Section 5: Further provision as respects constitutive deed
51.Section 4(2)(a) restates the common law rule that the terms of a real burden must be set out in full in the constitutive deed. Section 5 introduces an exception to that rule.
52.Section 5 means that it should not be necessary to specify the amount payable towards an obligation to pay some cost provided that some method is provided for calculating liability. This is applied to existing burdens. Although this may not in fact change the existing law, it will remove a current uncertainty. The provision is retrospective in order to ensure the validity of existing burdens which make this sort of provision.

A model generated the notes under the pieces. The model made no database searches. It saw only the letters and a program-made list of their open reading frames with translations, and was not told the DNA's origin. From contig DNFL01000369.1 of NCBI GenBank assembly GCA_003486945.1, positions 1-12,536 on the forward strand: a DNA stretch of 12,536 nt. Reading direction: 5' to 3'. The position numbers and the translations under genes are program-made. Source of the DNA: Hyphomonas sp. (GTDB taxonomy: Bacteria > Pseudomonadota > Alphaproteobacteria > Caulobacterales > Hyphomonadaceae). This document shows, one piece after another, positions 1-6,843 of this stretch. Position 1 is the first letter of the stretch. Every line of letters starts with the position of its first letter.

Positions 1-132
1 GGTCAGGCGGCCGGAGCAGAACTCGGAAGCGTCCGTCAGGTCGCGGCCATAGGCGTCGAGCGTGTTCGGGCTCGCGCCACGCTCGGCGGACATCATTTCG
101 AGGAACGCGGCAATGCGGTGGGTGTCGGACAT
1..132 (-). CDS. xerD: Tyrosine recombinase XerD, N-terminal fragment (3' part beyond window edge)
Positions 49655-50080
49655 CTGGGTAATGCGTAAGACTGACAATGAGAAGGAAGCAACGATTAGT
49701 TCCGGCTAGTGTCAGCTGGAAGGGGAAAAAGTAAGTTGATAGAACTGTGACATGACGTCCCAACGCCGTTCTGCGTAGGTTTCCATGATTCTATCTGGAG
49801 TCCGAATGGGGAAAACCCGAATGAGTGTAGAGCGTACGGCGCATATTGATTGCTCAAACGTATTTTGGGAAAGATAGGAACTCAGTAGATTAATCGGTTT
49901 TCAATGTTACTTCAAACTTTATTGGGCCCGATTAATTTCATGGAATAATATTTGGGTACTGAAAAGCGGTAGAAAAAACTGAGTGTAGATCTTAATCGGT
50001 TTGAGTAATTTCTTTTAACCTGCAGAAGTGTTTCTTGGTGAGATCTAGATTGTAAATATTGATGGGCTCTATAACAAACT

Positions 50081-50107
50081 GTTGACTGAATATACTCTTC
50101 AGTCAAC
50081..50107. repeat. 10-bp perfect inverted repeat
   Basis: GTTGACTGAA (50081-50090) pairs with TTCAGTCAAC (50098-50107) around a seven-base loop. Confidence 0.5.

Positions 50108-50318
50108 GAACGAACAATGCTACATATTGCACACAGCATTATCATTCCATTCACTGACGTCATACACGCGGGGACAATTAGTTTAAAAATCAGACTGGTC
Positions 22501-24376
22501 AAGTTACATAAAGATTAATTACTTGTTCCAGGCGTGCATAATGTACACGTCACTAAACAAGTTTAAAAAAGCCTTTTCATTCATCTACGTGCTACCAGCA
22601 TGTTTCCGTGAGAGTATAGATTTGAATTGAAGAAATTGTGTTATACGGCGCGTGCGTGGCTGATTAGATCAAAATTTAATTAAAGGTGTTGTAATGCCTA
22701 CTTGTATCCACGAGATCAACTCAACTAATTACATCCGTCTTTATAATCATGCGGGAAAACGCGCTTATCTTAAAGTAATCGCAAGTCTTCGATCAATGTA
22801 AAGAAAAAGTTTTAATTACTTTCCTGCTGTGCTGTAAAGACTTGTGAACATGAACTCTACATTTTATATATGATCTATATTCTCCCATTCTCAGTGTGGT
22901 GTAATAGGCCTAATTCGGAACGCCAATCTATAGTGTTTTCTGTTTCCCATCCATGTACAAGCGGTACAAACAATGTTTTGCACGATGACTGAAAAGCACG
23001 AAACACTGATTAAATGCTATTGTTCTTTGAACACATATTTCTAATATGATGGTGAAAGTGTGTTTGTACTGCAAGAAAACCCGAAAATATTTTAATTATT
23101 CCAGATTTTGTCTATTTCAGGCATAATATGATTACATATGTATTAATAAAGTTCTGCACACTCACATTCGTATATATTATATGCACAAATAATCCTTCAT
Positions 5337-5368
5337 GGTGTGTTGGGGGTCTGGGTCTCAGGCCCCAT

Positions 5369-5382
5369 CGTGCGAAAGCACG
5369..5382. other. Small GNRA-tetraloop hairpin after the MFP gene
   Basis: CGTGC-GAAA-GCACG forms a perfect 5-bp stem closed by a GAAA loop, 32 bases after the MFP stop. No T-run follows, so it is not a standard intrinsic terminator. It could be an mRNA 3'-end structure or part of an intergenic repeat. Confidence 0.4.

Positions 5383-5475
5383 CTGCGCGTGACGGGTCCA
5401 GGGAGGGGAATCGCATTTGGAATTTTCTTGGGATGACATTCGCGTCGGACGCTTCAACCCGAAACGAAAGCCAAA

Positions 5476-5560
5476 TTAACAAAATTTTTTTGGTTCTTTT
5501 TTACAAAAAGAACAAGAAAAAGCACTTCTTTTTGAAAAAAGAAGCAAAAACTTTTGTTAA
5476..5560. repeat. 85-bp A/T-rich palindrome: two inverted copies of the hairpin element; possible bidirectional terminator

53.Subsection (1)makes a distinction between an obligation to defray the whole of some cost and an obligation to contribute towards some cost. In the case of an obligation to defray paragraph (a) removes any question that it is necessary for a real burden to specify the actual amount payable. It is sufficient (the other terms of the burden being adequately specified) if, for example, the burden is simply stated to be an obligation to pay for the cost of maintaining some item of property. Paragraph (b) removes any doubt as to the validity of a real burden which provides for the burdened property to pay a proportion or share of some cost. If no proportion or share is set out in the deed itself then it may be ascertained by a means specified in the deed. In terms ofsubsection (2)the deed may, as a way of arriving at the proportion or share due, make reference to another document. This document however must be readily available to the public. If, for example, the method of calculating liability makes reference to extrinsic material, for example the valuation roll, this will not invalidate the burden. This is a change to the current law.